My son turned 40 and is married to the woman of his dreams. I have eight grandchildren (a 24-year-old, two 19-year-olds, a seventeen-year-old, a sixteen-year-old, two eleven-year-olds, and a four-month-old). Some of you may have realized the ages don’t line up with 2009—Your right, they don’t. I include precious grandchildren-by-marriage. 

I have three Yorkshire Terriers (a 14-year-old, a 9-year-old, and a 2-year-old). 

And I retired from my nursing job two years ago. Writing full-time is a joy.

Image of a girl reading a book with stars and light streaming out of the book--much like me looking at my past decade of growth and change.

Growth and Change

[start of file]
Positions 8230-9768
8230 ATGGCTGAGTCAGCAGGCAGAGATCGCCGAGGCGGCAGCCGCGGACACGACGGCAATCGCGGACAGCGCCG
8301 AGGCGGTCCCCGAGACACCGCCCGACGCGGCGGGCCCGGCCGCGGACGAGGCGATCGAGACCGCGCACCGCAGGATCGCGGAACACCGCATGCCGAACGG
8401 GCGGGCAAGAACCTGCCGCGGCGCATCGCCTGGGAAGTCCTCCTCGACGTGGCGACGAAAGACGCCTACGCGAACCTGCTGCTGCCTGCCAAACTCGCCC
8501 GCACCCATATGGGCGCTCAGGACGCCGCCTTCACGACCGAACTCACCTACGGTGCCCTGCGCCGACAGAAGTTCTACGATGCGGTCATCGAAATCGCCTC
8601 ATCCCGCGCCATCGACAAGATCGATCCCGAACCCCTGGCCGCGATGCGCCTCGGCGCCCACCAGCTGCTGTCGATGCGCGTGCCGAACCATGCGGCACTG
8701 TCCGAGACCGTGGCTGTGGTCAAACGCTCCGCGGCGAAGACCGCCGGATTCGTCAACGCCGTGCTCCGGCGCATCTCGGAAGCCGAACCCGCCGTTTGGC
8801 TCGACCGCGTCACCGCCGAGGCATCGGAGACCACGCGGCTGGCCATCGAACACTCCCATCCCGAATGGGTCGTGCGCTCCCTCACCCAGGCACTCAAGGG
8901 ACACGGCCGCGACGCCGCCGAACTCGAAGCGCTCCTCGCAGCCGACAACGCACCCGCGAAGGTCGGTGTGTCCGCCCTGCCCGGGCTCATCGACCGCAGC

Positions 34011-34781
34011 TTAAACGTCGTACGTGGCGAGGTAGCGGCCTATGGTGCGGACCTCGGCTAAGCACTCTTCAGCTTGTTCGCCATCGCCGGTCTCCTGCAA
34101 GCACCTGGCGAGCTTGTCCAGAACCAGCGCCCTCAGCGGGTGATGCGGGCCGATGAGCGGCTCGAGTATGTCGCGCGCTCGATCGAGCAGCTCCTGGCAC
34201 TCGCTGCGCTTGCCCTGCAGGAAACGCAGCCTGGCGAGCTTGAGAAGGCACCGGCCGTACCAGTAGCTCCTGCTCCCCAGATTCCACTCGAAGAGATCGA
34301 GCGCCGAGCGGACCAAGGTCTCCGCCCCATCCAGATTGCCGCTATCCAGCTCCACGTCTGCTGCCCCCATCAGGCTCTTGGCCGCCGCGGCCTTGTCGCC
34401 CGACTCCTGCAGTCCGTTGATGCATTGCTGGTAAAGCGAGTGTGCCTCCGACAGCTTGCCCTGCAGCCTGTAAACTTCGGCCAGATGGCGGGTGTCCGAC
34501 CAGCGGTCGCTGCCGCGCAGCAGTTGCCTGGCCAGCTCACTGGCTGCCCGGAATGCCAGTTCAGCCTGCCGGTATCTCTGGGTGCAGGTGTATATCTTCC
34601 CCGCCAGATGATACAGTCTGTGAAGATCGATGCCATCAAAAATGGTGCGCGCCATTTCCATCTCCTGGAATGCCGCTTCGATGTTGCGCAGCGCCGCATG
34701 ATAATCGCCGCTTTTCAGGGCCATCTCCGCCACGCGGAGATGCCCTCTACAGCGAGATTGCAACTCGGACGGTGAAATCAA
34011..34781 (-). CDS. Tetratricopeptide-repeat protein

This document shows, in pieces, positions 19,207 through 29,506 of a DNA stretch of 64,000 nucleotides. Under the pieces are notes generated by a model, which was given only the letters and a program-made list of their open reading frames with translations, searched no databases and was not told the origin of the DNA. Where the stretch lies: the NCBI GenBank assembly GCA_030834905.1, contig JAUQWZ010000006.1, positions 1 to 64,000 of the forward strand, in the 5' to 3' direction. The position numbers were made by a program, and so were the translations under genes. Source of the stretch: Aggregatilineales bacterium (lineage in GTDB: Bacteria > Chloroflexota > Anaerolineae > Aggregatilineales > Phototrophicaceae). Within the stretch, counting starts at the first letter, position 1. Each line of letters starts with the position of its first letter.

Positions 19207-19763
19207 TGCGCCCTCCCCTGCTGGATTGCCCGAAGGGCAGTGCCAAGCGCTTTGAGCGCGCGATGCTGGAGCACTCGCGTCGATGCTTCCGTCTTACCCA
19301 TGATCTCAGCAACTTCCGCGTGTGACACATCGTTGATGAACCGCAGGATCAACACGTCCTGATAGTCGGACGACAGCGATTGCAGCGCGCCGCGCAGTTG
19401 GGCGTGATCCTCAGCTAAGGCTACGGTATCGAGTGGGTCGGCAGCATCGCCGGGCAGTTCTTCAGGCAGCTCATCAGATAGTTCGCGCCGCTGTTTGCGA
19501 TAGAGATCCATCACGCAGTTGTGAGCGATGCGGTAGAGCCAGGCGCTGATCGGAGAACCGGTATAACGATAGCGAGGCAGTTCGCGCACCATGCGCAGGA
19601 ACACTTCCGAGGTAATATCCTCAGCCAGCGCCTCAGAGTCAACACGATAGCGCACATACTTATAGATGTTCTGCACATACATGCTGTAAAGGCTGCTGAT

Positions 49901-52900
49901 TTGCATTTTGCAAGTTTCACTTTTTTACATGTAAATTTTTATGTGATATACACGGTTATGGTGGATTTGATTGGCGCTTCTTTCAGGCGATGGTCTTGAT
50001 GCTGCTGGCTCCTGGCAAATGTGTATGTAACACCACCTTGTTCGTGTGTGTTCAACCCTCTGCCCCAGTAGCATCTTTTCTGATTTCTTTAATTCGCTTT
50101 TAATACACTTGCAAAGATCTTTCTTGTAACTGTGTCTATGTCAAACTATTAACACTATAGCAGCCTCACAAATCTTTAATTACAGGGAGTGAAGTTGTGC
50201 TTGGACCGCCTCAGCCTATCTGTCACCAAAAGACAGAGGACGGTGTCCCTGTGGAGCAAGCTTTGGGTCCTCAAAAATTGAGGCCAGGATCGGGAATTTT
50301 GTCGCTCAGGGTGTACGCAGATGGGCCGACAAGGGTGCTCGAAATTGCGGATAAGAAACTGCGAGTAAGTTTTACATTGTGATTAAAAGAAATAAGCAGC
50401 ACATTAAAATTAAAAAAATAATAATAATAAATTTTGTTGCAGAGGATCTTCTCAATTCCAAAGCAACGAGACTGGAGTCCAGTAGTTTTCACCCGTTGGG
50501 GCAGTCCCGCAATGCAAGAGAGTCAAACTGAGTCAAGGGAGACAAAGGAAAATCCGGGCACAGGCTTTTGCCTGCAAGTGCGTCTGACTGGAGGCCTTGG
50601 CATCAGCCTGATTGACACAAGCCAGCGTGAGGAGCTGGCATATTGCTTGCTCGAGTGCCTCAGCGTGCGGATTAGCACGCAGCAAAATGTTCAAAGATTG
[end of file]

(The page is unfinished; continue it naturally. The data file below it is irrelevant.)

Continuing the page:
One of my (our) challenges has been the many medical issues my husband has had over the past ten years. Those challenges are compounding. I sit in his room at a rehabilitation facility as I write this.

Over the past decade I learned about plot, story engines, story structure, pacing, and so much more. I learned to create systems for tracking progress, improvements, learning, and goals. I know that I’ve written more than one million words during the decade (no records for the first three years). 

I’ve refined my writing process and learned about self-publishing and marketing. I’m having moderate success with my two published books. The outline for book two of the My Soul to Keep series and I’ve written about 30,000 words of the first draft.

I have a social media presence, an author brand, and I blog regularly on my website. Blessed, I even have followers both on social media platforms and on my blog. *Yup, that’s you! Thank you.*

A Change of Perspective